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As shutdown enters 6th day, lawmakers look to raise debt ceiling
WASHINGTON (NEWSCHANNEL 3) It's day six of the government shutdown. Speaker of the House John Boehner (R-Ohio) says he doesn't know when it will end and it is up to President Obama to start negotiations. Sen. Chuck Schumer (D-N.Y.) told Republicans they are "playing with fire."
On the sixth day of the government shutdown, the halls of Congress are empty, and no one is at the negotiating table.
House Speaker John Boehner said it's up to President Obama to sit down with Republicans is he wants to end the standoff.
"I decided to stay here in Washington this weekend. He knows what my phone number is, all he has to do is call," Boehner says.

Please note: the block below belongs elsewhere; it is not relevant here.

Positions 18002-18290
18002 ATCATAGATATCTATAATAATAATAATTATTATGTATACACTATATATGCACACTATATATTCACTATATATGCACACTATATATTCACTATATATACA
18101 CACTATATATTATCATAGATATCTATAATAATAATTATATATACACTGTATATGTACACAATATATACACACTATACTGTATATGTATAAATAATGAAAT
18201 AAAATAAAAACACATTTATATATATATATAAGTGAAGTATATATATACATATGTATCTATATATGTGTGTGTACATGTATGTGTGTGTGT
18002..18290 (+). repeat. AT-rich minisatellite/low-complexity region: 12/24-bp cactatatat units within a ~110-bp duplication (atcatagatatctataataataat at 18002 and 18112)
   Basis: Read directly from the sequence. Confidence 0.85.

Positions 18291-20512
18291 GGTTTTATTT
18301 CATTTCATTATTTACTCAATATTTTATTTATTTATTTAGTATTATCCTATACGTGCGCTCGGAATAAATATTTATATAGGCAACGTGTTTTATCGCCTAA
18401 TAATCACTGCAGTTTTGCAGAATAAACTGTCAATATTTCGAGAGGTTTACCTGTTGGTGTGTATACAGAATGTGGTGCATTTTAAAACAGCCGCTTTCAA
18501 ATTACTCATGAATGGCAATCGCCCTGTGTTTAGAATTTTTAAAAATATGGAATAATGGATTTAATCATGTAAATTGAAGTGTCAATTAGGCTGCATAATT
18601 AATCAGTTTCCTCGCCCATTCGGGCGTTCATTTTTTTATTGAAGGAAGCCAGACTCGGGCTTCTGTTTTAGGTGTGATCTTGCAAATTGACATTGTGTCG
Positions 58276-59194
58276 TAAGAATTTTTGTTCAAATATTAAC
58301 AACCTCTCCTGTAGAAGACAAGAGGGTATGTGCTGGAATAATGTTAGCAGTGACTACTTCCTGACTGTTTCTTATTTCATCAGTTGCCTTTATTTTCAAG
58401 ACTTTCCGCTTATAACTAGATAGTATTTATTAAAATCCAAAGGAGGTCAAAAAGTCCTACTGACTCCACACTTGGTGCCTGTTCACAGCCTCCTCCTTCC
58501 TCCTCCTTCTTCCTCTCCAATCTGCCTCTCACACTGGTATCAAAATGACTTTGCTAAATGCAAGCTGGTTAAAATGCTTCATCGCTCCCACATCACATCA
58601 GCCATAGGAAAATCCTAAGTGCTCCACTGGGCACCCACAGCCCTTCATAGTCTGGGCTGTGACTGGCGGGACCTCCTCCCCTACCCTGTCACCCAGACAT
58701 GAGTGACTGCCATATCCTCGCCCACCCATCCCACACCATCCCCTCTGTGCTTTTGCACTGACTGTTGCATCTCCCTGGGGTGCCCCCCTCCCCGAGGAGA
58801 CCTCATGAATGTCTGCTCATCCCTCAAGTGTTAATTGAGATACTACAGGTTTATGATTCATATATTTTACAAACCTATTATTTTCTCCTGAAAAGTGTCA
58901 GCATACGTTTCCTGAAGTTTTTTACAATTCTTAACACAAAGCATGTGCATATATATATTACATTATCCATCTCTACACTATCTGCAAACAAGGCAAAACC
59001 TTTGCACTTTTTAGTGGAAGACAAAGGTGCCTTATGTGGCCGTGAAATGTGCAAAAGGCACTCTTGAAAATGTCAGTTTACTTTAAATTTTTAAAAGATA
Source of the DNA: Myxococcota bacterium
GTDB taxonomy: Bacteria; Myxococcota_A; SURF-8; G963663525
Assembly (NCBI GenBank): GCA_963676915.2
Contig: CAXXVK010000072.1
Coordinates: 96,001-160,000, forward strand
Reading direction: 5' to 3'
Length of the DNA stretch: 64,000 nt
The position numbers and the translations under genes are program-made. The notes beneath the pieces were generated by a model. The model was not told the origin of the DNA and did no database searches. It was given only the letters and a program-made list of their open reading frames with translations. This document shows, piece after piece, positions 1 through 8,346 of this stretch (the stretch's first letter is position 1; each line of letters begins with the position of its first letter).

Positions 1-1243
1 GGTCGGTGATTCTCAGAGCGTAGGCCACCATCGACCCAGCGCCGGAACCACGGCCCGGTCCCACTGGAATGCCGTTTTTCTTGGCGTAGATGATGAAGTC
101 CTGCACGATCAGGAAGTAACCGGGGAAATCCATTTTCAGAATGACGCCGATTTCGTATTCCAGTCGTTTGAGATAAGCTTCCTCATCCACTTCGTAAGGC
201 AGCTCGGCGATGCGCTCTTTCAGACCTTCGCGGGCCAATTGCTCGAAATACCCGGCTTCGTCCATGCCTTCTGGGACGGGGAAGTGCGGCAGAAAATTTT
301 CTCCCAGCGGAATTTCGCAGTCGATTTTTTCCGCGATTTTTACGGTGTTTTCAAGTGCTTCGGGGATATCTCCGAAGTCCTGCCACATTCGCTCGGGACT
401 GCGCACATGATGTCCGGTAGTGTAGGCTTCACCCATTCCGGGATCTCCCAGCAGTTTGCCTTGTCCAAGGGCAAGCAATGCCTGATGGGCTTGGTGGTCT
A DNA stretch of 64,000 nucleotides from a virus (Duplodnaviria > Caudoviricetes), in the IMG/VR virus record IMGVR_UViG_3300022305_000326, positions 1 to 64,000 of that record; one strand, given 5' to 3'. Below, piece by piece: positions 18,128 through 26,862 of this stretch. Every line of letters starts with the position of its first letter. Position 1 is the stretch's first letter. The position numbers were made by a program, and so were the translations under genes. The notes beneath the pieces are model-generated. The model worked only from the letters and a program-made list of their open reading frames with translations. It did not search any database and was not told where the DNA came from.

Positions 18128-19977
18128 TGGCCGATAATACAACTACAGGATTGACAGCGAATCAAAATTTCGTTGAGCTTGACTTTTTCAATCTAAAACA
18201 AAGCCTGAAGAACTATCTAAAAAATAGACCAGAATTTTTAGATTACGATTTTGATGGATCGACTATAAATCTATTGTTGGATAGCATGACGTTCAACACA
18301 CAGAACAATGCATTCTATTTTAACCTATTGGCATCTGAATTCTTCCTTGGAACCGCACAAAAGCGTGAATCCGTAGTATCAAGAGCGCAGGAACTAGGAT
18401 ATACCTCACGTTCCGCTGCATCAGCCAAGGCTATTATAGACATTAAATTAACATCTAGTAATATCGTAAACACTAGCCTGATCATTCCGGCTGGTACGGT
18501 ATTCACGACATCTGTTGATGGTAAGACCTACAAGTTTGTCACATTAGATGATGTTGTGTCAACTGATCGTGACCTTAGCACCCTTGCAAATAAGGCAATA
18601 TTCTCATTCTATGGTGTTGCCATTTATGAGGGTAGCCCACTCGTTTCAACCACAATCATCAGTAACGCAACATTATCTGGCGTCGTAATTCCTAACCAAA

President Obama and Senate Democrats are calling for the House to pass a bill temporary funding bill to re-open the government with no strings attached. They also want a straightforward bill that will raise the country's debt limit before the U.S. runs out of money to pay its bills on Oct. 17.
Boehner said the president will have to make some concessions: "The votes are not in the House to pass a clean debt limit and the president is risking default by not having a conversation with us."
On "Face the Nation," Treasury Secretary Jack Lew warned lawmakers are playing with fire. "Congress shouldn't be creating self-inflicting wounds. That hurts the economy and hurts the American people, so I think Congress can and should act," Lew says.
Schumer challenged Boehner to put a clean bill to re-open the government to the test. "Put it on the floor Monday or Tuesday. I would bet there are the votes to pass it," he says.
The House did pass a bill to give furloughed workers the pay they're missing, and the Senate is expected to follow suit this week.